William George Marks was born 9 April 1915 in Wiltshire, playing at first for Salisbury Corinthians.
He joined Arsenal on 16 March 1936 as an amateur, and was quickly moved onto Margate, the nursery club, where he stayed for two years before returning in the summer of 1938.
He moved into Arsenal reserves for 1938/9 as an understudy for George Swindin and Alex Wilson; however he did step up to play in a friendly match on 17 April 1939 against Tottenham. Unfortunately I don’t have details of this game – if you know anything of it, do let me know.
Marks’ performance in this match must have been all right as he then went on to play the last two games of the season. His first league match was away to Derby County on 29 April 1939 – Arsenal won 2-1.. His second and final league appearance in goal for Arsenal was at home in the 2-0 win against Brentford. Not only was it the last match before the second world war (aside from the cancelled games at the start of the aborted 1939/40 season) but also it was filmed and used as the basis for The Arsenal Stadium Mystery movie – although of course the move doesn’t call the away team Brentford, but invents an amateur team for the occasion,
However as noted above three matches were played in the 1939/40 abandoned season – and Marks was the keeper in all three. This makes it look as if he suffered the ultimate disappointment of having served his apprenticeship, made it to the top and then had it all snatched away.
The three games were
- 26 August 1939: Wolverhampton 2 Arsenal 2
- 30 August 1939: Arsenal 1 Blackburn 0
- 2 September 1939: Arsenal 5 Sunderland 2
In the war George Marks served in the RAF and N Ireland and played 129 wartime matches for Arsenal, winning the War Cup and the Football League South twice. He also played eight times for England during the war.
George Allison, Arsenal’s wartime manager, continued to manage Arsenal for one last season in 1946/7 but also returned to using George Swindin in goal. Rather amusingly the obituary of George Marks in the Independent says that this was because Marks was deemed “too old” to play for Arsenal – ignoring the fact that he was born in 1915 and Swindin in 1914.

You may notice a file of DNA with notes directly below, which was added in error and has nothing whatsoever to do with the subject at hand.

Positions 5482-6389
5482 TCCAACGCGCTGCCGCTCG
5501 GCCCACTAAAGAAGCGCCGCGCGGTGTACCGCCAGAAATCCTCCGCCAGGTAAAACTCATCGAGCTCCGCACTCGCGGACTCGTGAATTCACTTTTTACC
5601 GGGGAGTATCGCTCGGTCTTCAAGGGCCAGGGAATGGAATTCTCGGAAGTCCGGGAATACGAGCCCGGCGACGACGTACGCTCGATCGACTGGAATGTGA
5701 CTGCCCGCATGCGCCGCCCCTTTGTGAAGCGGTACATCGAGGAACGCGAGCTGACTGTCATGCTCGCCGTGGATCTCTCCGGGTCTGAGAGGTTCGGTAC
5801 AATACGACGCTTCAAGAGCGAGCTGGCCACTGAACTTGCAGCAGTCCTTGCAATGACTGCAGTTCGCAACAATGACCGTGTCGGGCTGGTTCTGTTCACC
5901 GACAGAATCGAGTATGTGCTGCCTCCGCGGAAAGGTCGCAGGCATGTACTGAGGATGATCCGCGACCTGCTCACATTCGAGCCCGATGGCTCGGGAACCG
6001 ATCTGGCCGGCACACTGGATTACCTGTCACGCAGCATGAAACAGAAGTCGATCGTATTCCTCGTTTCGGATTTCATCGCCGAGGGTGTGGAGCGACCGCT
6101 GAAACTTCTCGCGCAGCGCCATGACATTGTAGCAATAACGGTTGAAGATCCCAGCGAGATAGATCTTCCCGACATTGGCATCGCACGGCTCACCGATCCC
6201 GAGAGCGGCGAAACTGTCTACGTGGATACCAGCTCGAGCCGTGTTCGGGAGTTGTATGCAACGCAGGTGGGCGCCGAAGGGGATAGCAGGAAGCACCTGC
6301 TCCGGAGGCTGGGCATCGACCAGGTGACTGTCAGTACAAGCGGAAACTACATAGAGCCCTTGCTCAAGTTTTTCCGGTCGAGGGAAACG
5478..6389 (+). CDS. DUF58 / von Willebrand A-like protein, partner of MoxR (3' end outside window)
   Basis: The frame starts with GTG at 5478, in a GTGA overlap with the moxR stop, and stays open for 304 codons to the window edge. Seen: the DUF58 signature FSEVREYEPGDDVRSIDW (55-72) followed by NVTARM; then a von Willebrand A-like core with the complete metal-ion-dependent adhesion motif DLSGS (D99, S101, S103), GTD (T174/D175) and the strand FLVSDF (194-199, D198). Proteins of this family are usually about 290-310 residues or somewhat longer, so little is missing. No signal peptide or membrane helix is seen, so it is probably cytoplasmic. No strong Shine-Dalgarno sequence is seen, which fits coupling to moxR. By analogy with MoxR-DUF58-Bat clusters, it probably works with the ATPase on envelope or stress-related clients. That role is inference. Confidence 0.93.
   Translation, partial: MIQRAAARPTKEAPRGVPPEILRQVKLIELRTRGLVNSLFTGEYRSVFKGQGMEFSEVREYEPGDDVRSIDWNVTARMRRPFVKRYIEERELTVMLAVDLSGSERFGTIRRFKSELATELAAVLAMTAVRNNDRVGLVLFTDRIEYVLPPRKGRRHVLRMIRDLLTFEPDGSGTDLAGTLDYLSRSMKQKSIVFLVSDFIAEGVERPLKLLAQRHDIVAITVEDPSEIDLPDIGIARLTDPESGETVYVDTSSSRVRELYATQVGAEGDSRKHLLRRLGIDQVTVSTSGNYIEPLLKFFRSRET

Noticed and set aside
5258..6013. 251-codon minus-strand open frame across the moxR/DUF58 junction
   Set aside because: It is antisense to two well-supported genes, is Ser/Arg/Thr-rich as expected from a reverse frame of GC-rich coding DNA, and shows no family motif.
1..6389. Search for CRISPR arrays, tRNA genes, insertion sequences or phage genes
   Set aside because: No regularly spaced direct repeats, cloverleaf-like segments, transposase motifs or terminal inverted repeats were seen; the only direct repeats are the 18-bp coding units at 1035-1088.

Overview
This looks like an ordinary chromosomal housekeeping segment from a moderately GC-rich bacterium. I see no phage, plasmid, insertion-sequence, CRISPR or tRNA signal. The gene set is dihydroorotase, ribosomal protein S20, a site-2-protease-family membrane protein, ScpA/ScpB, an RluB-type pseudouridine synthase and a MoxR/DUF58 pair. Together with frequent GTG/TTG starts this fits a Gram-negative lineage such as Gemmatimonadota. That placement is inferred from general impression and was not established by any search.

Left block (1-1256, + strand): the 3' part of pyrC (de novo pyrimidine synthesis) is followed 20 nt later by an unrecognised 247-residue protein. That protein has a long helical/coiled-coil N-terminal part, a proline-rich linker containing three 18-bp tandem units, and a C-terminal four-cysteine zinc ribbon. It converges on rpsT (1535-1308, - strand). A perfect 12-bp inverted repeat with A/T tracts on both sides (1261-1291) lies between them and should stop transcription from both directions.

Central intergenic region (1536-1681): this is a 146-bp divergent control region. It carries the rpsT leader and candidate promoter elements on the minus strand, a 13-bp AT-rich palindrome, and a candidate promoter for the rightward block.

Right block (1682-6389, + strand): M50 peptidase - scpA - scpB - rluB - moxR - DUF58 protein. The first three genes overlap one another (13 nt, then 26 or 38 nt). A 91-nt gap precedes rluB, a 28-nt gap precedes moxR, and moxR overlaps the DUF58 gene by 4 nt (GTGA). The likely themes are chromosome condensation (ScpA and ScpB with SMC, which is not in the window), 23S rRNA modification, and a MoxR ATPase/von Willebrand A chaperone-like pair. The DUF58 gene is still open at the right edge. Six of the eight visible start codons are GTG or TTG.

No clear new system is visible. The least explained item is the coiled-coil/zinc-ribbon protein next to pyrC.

George Marks was sold to Blackburn in August 1946 for £5000 – a record for a goal keeper (which again belies the age story)
As for the war games Bernard Joy, Arsenal’s best source of anecdotal stories from the era, mentions George Marks twice – both times for not turning up on time for a game. In one instance playing Charlton at the Valley George Marks failed to turn up at all and Leslie Compton went in goal. In another against Clapton Orient played at White Hart Lane Marks phoned to say he would be late and Ted Drake went in goal. When Drake saw Marks had arrived Drake took off his keeper’s jersey, and threw it to Marks, picked up his own outfield jersey, and rushed upfield while still putting it on. He received the ball, ran for goal, and shot – but the shot was saved.
There is a film of the Wartime Southern League cup final in which George Marks played, here
And of course the Arsenal Stadium Mystery is available on DVD.
And here is his record
He spent two seasons with Blackburn Rovers, but he received a jaw injury which stopped him being an ever present.
He moved to Bristol City in August 1948 but after two months, for reason I can’t ascertain, he moved again to Reading of division III (south) where he played for five years until retiring as a player.
After that he coached with Reading for a further two years, and then became a local government officer until his full retirement – which he lived out in Wiltshire until he passed on aged 82 on 22 January 1998.